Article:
South Carolina native confirmed as NASA Chief

Retired astronaut and Columbia native Charles Bolden has been confirmed by the full Senate to become the new Chief Administrator of NASA. A Marine Corps General, Bolden was tapped for the position earlier this summer by President Barack Obama. Bolden has flown in space four times and served earlier as an assistant deputy administrator for the agency. Bolden will be the first African-American to head NASA. The confirmation allows Bolden to be sworn in by July 20, 2009, which marks the 40th anniversary of the Apollo 11 moon landing.
During Senate confirmation hearings last week, Bolden said that NASA can’t just depend on the federal government for the funds the agency needs to carry out its large number of research and development programs. Bolden says NASA must inspire and open the door for commercial entrepreneural entities to become partners with NASA and invest in NASA.
“No, you can’t make enought money for NASA to do the things that I think you want to do, but together we can inspire young people to want to put their money that they do have and are looking for places to invest into science and technology. Together I think we will go back to the Moon and eventually we will go on to Mars and other places even deeper in our solar system.”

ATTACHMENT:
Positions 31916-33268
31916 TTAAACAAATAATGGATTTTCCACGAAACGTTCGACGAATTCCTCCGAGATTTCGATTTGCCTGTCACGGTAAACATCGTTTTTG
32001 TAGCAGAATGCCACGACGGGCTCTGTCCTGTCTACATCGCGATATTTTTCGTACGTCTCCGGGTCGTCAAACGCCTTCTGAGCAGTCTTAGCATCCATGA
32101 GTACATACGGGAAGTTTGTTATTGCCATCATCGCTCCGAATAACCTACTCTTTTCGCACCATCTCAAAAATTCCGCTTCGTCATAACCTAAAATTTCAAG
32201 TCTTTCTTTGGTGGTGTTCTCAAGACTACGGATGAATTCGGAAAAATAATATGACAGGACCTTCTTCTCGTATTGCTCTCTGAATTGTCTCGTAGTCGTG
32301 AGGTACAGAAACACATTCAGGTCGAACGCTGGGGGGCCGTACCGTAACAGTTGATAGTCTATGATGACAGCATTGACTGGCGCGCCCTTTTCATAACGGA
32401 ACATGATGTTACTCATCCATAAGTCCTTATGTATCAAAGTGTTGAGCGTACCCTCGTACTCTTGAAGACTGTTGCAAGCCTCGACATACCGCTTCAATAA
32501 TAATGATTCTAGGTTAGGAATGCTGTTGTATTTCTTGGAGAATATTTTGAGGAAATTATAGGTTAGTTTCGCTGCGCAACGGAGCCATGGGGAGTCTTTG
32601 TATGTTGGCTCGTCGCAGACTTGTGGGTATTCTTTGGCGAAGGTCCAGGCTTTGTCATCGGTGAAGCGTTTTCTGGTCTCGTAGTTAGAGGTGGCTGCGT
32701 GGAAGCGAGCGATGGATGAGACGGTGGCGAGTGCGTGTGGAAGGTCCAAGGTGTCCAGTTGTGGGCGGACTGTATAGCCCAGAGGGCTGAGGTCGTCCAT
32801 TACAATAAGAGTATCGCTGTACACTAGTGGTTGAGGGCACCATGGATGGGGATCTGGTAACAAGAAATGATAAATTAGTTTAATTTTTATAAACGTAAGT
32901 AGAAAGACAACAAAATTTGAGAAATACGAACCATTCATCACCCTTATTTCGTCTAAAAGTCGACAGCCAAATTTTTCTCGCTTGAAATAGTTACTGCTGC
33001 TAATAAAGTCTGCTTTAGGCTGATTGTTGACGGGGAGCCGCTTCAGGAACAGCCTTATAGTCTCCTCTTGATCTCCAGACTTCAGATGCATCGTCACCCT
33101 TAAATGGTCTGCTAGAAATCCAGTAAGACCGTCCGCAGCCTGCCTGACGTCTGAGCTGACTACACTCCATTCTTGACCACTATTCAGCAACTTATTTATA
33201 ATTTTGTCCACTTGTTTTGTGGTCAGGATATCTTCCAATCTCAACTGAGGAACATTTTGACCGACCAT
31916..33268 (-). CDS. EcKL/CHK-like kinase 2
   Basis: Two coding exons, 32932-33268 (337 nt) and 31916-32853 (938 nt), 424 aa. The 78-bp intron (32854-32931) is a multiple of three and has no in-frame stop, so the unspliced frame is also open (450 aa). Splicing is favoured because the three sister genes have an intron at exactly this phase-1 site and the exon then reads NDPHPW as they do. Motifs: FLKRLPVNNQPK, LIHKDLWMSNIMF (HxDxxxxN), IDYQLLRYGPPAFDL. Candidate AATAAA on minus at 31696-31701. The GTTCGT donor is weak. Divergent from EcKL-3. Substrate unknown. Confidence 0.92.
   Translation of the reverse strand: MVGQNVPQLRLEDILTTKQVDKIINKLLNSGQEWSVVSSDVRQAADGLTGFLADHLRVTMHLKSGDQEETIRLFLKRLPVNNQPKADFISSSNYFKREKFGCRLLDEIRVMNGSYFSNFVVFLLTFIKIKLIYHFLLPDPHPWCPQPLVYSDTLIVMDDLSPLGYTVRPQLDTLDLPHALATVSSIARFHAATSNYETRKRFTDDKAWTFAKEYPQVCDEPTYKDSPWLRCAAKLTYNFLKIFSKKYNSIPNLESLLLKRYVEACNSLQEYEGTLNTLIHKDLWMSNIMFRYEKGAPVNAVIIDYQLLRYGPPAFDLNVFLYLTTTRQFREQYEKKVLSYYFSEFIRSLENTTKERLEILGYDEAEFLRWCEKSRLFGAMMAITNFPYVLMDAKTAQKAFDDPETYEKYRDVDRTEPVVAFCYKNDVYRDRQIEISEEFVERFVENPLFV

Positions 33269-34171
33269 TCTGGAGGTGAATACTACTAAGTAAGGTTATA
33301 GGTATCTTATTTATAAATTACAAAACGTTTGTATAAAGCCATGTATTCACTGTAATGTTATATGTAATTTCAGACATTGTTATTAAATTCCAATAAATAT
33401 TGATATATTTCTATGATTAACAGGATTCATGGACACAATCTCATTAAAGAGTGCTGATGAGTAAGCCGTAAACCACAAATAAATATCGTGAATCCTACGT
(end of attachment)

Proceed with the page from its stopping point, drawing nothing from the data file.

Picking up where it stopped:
Bolden was the pilot of the shuttle flight that launched the Hubble Space Telescope into Earth orbit in 1990. He also flew over 100 combat missions in Vietnam.
Bolden says while NASA has a group a very talented engineers and scientists, he is concerned that the talent is aging. A strong proponent of education, Bolden says America has to cultivate young talent that can maintain and enhance NASA research and development projects now and into the future.
“If I go to a classroom today its different than when I went as an astronaut in 1980. I could ask, ‘How many of you want to be an astronaut?’ Every hand went up in the class. When I go to a school today and ask that question I may see three hands. All of them now want to go into business, so we do have a challenge in trying to get young men and women interested in coming back into the science and engineering fields again.”
Bolden told senators that the country can either invest in building upon our hard earned world technological leadership or we can abandon this commitment, ceding it to others.
Bolden says in the field of aeronautics including space travel, as Chief of NASA, he must preach safety first and foremost. “I would say safety and efficiency in the operations that we do, that has to be foremost. I think it’s important for me to say that because if I as the leader don’t put that number one then no one else will believe it when I say it.”

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